• [KB6NU] After 50 years..SUCCESS!

    From KB6NU via rec.radio.amateur.moderat@21:1/5 to All on Sat Jun 25 16:07:16 2022
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    KB6NU's Ham Radio Blog

    After 50 years..SUCCESS!

    Posted: 24 Jun 2022 01:49 PM PDT https://www.kb6nu.com/after-50-years-success/?utm_source=feedburner&utm_medium=email

    Im really not great when it comes to antennas, and when I was a kid, I was
    even less so. And, because my family lived in a subdivision with hardly any tall trees, about the only antenna that I could get into the air was a
    14AVQ vertical, mounted on the ground in my back yard.

    I yearned to have a better antenna, and fell prey to several scams, or
    perhaps I should say to over-blown claims. One of them was the Partridge Electronics Joystick VFA antenna (see below). I spent $80 or $90 on this antenna, and in 1970s dollars, that was a substantial amount of money.
    Alas, because I didnt really understand antennas, I never got it to work.

    But, even though I never got it to work, I carted it around with me for the past 50 years. It accompanied me to Sunnyvale, CA, then San Diego, CA, and
    then back to Michigan.  I kept thinking that someday things would fall into place, and Id figure out how to make a contact with it.

    Over the years, I did learn more about antennas, but the more I learned
    about them, the lower my opinion of the Joystick. It really is a compromise antenna. As you can see from the advertisement above, the antenna itself is just a metal rod with a loading coil in the center. One end of the antenna
    is connected to an antenna tuner. The radiating element is only about 7
    feet tall, so honestly, how good of a radiator can it be, especially at
    lower frequencies?

    Well, this Monday, the opportunity arose for me to try to make a contact
    with the Joystick. On the third Monday of each month, our club, holds an
    event with call AMP Team meetings. AMP stands for ARROW Mobile and
    Portable, and we drag out all kinds of QRP  and portable gear to a local
    park and try to make contacts. Its kind of like a mini-Field Day. Our June AMPTeam meeting was held in Hunt Park, which is just up the street from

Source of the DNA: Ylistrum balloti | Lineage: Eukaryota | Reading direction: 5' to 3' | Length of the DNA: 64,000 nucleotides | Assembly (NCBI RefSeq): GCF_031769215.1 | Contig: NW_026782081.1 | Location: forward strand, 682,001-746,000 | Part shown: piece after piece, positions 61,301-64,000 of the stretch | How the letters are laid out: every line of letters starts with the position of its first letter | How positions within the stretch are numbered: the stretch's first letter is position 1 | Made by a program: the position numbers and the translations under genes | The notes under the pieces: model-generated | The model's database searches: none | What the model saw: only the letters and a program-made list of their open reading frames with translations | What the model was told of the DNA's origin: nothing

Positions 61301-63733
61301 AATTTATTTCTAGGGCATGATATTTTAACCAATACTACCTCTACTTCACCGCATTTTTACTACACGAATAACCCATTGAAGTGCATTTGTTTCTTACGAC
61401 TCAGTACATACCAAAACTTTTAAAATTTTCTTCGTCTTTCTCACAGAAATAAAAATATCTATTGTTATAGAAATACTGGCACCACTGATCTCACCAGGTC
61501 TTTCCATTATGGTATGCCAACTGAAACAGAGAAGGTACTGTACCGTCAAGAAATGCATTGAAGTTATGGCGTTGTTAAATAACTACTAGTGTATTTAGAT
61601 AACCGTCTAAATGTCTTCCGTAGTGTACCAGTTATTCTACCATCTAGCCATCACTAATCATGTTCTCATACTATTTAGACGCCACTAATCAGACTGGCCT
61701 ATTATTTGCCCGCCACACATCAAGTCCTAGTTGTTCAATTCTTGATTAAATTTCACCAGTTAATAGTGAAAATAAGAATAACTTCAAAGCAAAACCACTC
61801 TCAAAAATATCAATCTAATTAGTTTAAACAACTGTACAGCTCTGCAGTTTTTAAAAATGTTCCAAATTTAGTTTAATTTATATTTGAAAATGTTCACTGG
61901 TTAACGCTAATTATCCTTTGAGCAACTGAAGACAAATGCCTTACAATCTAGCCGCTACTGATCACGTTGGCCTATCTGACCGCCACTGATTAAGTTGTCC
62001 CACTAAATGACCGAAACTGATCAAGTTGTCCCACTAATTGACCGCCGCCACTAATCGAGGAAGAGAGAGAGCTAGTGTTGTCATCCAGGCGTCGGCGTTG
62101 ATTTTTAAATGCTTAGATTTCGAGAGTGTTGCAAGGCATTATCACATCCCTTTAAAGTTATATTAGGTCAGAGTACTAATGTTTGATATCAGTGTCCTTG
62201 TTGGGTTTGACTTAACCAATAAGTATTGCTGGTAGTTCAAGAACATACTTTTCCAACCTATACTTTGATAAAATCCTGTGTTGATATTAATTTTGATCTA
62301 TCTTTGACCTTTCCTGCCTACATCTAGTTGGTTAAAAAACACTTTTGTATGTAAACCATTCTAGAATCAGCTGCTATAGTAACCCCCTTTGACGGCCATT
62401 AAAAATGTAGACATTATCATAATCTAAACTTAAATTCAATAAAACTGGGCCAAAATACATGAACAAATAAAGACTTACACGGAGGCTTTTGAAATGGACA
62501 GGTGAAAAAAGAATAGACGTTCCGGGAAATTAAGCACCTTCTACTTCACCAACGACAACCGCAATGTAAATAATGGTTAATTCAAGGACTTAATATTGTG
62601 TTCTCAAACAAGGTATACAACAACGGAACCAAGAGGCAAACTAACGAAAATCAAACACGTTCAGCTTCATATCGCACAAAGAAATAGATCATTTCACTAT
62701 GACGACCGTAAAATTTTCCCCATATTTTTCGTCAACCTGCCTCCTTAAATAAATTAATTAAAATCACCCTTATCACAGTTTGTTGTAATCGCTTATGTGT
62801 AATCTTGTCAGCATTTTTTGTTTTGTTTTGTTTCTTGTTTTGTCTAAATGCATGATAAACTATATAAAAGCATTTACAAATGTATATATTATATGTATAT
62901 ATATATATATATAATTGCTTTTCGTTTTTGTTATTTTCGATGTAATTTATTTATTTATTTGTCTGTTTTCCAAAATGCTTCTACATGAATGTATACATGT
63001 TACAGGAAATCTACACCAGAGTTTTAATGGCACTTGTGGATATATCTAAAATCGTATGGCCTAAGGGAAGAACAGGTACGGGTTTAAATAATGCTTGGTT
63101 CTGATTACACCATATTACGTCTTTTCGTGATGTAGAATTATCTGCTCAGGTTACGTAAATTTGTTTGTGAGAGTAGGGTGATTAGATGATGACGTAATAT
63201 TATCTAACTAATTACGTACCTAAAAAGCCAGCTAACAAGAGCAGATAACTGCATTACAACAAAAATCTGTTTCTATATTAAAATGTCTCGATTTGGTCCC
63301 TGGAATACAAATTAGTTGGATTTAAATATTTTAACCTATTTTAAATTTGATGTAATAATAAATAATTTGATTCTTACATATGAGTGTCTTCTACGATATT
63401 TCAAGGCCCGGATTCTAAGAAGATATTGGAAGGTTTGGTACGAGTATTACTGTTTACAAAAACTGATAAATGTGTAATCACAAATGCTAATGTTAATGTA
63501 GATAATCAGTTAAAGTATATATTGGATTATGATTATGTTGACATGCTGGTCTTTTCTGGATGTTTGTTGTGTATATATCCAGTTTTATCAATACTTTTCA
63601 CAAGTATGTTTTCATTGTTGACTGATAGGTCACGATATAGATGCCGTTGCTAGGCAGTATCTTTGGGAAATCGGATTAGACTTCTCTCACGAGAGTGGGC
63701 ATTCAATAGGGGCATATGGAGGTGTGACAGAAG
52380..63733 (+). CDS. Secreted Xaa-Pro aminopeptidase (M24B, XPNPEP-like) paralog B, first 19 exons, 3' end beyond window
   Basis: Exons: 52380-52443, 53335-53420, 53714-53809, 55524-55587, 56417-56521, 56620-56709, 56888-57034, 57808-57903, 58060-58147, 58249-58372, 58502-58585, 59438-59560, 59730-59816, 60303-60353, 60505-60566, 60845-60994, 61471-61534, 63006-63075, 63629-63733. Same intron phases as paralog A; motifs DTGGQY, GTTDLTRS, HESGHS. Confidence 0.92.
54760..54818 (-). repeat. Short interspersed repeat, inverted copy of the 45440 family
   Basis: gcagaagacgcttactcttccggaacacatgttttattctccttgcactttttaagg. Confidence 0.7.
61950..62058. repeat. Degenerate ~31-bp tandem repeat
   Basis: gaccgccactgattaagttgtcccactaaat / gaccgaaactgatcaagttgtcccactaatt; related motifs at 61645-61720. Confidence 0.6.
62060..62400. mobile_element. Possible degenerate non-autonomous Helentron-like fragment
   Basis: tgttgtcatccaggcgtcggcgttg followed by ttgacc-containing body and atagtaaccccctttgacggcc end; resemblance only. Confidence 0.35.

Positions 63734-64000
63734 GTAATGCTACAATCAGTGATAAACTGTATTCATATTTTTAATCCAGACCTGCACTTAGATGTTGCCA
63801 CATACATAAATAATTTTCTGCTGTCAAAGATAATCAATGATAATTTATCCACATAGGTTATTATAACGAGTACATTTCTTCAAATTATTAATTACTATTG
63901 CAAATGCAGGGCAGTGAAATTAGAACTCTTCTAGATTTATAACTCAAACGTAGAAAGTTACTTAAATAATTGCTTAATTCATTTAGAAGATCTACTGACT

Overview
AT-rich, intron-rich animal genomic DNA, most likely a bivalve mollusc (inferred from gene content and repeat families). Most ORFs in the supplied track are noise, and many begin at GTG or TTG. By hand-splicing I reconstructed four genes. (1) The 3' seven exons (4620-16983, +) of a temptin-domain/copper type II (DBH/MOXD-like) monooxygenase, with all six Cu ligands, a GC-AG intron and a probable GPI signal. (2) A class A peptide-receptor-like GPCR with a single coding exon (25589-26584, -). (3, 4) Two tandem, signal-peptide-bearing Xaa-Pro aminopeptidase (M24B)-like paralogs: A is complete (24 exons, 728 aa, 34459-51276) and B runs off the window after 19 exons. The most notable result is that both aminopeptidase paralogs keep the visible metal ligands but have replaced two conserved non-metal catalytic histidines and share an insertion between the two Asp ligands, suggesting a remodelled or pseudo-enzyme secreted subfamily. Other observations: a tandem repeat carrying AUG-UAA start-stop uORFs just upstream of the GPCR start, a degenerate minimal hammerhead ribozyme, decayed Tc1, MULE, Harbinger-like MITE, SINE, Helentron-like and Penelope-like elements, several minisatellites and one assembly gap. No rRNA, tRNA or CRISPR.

where I live.
    The Joymatch antenna tuner is a simple L-network, suitable for tuning random-wire antennas, which is what the Joystick is, after all.

    I got there early to reserve a couple of picnic tables at the northeast end
    of the park. I set up my gear and hoisted the Joystck up in the air using a convenient tree branch, plugged the single-wire feedline into the antenna
    tuner (see right), the strung out a counterpoise. My first thought was to
    try 20 meters, since the antenna is so short.

    Unfortunately, I couldnt get it to tune on 20 meters for some reason. The lowest SWR I could obtain was about 3:1. After fooling around with it for
    more than a half hour, I decided to try 40 meters instead.

    On 40 meters, I was successful right away, achieving a 1.3:1 SWR with a few twists of the tuners dials. I hooked the antenna up to my KX-3 and began scouting around for contacts. Unfortunately, it didnt sound like anyone
    could hear me. Calling CQ yielded no calls, and when I tried to answer CQs
    or tail-end a QSO, I got the same results. Finally, someone heard me, but I guess I was too weak because they never did get my call right.
    Yours truly hunched over my KX-3, trying to scratch out a contact with my Joystick antenna.

    I kept at it, though, and finally managed to make a contact, with K9ID in Wisconsin. He bailed on me pretty quickly, but still it was my first
    contact in 50 years with this antenna!!

    I managed to make two more contacts Monday evening. The second contact was
    kind of like the first, very short with the other operator bailing on me because my signal was so weak. The third, however, was a very nice contact, with signal reports of 569 both ways. The funny thing was this third op was also running QRP.

    The final verdict is that this antenna is definitely not an antenna for QRP work. With it being so short, Im sure that its very inefficient. I was, however, quite excited to actually make a contact with it, finally.

    The post After 50 years..SUCCESS! appeared first on KB6NUs Ham Radio Blog.

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